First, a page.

Jeremy Lin Admits He Wasn't 'Always Comfortable' with 'Linsanity' When He Debuted with the Knicks

Lin reflects on that infamous season with the New York Knicks and his impact on the Asian American community in the new HBO Max documentary, 38 at the Garden

Jeremy Lin #17 of the New York Knicks in action against the Detroit Pistons on March 24, 2012 at Madison Square Garden in New York City. The Knicks defeated the Pistons 101-79.
Jeremy Lin. Photo: Jim McIsaac/Getty

If Jeremy Lin could change one thing about 38 at the Garden, the new HBO documentary about his infamous season with the New York Knicks, he'd omit some of his own screen time.

"I haven't always been very comfortable with, you know, Linsanity and the spotlight," Lin admits to PEOPLE.

38 at the Garden features exclusive interviews with Lin and others about how his legacy has impacted the Asian American community. Lin took the NBA by storm in 2011 and 2012 after he unexpectedly became one of the team's star players, alongside Carmelo Anthony. That era became known as "Linsanity."

The former NBA star says reliving that time wasn't easy for him, so his involvement in production was limited. "I intentionally was like, 'I don't want to know the first cut, second cut, or third cut. I just want to watch it when it's all said and done.'"

Hassan Minaj Jeremy Lin
"38 At The Garden" Premiere - 2022 Tribeca Festival. Jamie McCarthy/Getty

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The 38-minute documentary short features exclusive interviews with Lin, Hasan Minhaj, Lisa Ling and others as they break down Lin's impact on Asian American culture.

"I was just blown away by the interviews," says Lin, who praises the group for taking the project to the next level. "I wish there were more of their interviews in there and less of mine," he says with a laugh.

Lin says he thought the final product was "amazing" when he first saw it, and now he's excited about how the film can continue to resonate with Asian Americans.

"I would want my fans to walk away remembering that this was my experience, and they got to witness it, but my story could be their story."

"There's a relatability factor in this story that makes it so that more people can relate than when you hear of some of those other stories. If there are things that you could draw from this, and apply it to your own life, that would make my story more meaningful to me," he says.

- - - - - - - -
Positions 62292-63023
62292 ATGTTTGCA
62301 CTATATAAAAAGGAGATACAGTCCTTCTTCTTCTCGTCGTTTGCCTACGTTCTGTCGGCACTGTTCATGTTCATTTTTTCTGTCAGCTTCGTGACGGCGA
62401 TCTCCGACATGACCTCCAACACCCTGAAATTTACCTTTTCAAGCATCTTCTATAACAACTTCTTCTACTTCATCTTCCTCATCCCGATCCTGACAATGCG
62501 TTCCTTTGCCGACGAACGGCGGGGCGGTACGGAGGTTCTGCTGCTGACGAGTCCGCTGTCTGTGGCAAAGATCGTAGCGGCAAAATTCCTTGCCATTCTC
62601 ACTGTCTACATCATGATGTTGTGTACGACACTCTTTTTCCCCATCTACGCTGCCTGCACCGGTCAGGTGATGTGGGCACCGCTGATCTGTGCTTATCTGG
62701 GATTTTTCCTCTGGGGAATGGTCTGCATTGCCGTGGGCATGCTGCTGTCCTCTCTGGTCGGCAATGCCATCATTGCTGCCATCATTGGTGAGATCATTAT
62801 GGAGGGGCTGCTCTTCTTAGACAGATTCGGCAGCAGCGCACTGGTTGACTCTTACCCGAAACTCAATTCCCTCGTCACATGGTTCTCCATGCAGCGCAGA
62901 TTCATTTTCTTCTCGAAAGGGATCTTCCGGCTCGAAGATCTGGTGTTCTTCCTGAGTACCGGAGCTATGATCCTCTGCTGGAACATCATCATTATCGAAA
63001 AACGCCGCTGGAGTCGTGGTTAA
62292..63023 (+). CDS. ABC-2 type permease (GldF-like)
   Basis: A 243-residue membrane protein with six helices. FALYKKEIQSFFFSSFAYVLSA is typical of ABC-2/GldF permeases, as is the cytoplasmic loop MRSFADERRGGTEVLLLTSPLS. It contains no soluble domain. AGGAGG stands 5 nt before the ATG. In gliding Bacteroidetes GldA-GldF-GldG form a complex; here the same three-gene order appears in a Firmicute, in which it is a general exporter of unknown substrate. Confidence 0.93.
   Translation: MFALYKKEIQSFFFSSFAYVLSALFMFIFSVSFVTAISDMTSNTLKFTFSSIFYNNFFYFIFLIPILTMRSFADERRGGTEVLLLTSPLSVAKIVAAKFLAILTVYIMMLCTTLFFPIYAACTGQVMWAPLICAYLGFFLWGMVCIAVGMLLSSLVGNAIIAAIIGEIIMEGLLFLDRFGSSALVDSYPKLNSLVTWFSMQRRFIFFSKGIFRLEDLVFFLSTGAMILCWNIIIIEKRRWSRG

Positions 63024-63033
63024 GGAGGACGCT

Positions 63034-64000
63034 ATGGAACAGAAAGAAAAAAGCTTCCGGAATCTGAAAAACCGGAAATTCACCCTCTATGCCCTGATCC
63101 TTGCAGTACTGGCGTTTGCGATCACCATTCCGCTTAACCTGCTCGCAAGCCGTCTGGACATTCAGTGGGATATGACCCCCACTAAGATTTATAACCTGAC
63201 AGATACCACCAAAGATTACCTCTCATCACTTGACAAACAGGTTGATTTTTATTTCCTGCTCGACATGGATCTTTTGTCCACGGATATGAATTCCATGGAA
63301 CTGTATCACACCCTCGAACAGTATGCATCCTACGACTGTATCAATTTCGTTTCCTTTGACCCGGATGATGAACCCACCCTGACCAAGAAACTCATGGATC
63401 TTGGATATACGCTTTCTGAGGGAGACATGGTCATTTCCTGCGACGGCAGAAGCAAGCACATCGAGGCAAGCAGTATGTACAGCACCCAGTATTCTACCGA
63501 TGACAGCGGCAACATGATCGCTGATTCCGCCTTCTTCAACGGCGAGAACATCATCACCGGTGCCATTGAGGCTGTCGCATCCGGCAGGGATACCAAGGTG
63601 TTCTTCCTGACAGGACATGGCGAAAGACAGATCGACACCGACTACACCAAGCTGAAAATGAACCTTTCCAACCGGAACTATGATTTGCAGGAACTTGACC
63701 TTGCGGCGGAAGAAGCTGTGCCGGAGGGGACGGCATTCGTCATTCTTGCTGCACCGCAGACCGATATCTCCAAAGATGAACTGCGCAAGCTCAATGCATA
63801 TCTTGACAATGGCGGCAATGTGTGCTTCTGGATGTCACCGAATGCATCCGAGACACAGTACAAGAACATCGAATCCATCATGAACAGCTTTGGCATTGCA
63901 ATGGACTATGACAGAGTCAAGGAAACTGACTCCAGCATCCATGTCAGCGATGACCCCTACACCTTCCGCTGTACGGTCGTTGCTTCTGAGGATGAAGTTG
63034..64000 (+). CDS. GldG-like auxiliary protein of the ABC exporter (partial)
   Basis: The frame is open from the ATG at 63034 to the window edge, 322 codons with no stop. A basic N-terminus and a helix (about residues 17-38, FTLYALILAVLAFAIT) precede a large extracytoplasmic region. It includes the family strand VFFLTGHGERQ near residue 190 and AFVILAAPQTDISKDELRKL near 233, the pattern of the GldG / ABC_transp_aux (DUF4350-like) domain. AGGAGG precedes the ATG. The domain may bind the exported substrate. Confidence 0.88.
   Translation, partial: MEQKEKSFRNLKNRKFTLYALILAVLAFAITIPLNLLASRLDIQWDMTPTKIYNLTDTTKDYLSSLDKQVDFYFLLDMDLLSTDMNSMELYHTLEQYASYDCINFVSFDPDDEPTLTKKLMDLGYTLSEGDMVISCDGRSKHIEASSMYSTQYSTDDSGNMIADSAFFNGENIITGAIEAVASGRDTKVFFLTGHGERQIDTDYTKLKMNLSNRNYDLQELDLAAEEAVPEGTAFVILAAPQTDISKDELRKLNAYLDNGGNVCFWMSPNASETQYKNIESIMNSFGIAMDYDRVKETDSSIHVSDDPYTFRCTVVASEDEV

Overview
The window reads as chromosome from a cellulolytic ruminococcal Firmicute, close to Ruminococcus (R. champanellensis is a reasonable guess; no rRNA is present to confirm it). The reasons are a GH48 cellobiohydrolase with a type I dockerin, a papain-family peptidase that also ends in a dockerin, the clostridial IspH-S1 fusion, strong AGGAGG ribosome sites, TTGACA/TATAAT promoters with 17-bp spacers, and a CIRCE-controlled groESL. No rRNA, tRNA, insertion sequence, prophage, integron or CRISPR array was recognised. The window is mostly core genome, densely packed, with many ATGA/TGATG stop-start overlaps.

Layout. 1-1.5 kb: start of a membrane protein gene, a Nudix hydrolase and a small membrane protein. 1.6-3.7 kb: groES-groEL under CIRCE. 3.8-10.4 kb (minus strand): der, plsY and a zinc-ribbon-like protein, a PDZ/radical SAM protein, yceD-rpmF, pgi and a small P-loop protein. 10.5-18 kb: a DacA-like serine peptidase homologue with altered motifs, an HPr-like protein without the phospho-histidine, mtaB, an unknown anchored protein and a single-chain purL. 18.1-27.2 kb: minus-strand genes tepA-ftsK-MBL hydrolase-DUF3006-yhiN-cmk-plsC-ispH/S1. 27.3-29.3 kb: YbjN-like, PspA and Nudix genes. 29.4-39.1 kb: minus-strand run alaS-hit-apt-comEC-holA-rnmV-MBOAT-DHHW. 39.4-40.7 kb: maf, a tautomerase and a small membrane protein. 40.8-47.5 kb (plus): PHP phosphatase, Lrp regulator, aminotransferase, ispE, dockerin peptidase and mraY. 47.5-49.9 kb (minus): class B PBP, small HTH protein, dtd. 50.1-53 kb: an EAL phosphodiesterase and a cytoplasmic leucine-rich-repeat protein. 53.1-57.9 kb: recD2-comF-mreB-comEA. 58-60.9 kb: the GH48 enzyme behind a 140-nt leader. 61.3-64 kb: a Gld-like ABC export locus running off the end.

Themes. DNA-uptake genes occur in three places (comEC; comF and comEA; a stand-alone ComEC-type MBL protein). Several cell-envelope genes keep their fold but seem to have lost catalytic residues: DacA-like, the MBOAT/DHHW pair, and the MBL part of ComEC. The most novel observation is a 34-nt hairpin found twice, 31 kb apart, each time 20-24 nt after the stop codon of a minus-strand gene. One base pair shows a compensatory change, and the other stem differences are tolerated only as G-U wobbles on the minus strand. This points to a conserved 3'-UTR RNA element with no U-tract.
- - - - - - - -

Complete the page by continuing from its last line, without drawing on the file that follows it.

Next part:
After nine seasons jumping between teams in the NBA, Lin left in 2019 and signed with the Beijing Ducks. And this past September, Lin signed a deal to play with the Guangzhou Loong Lions.

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When he didn't receive any offers from NBA teams in 2021, Lin penned a thoughtful reflection on Instagram about his career. "May 16th. In my mind was an imaginary circle around this date for an NBA callup," Lin wrote. "The final deadline. After a year in the [Chinese Basketball Association] where I overcame mental barriers from my past, I KNEW I was still an NBA player."

"Teams all asked if I still had the hunger, health and skill to hang in the NBA," he continued. "They wanted to see me hoop in person. So I gave up a season overseas to go down to the G League — a move few vets dare make. I've always known I need to jump through extra hoops to prove I belong so this was par for the course."

Taiwanese-American basketball player Jeremy Lin Shu-How poses for photos with fans at an airport on August 26, 2022 in Guangzhou, Guangdong Province of China.
Jeremy Lin. VCG/VCG via Getty

Lin said he was proud of his time in the G League, having achieved career highs "across the board." But the 32-year-old became frustrated as time passed and his opportunity never came.

"For months, I saw others get contracts, chances, opportunities. I told myself I just need ONE 10-day contract, one chance to get back on the floor and I would blow it out the water," he explained. "After all that's how my entire career started — off one chance to prove myself."

"For reasons I'll never fully know, that chance never materialized," Lin said. "But I proved I'm better than ever and an NBA player. And like I've said before ... dream big dreams, risk big heartache."

The HBO documentary 38 at the Garden is available now on HBO and HBO MAX.

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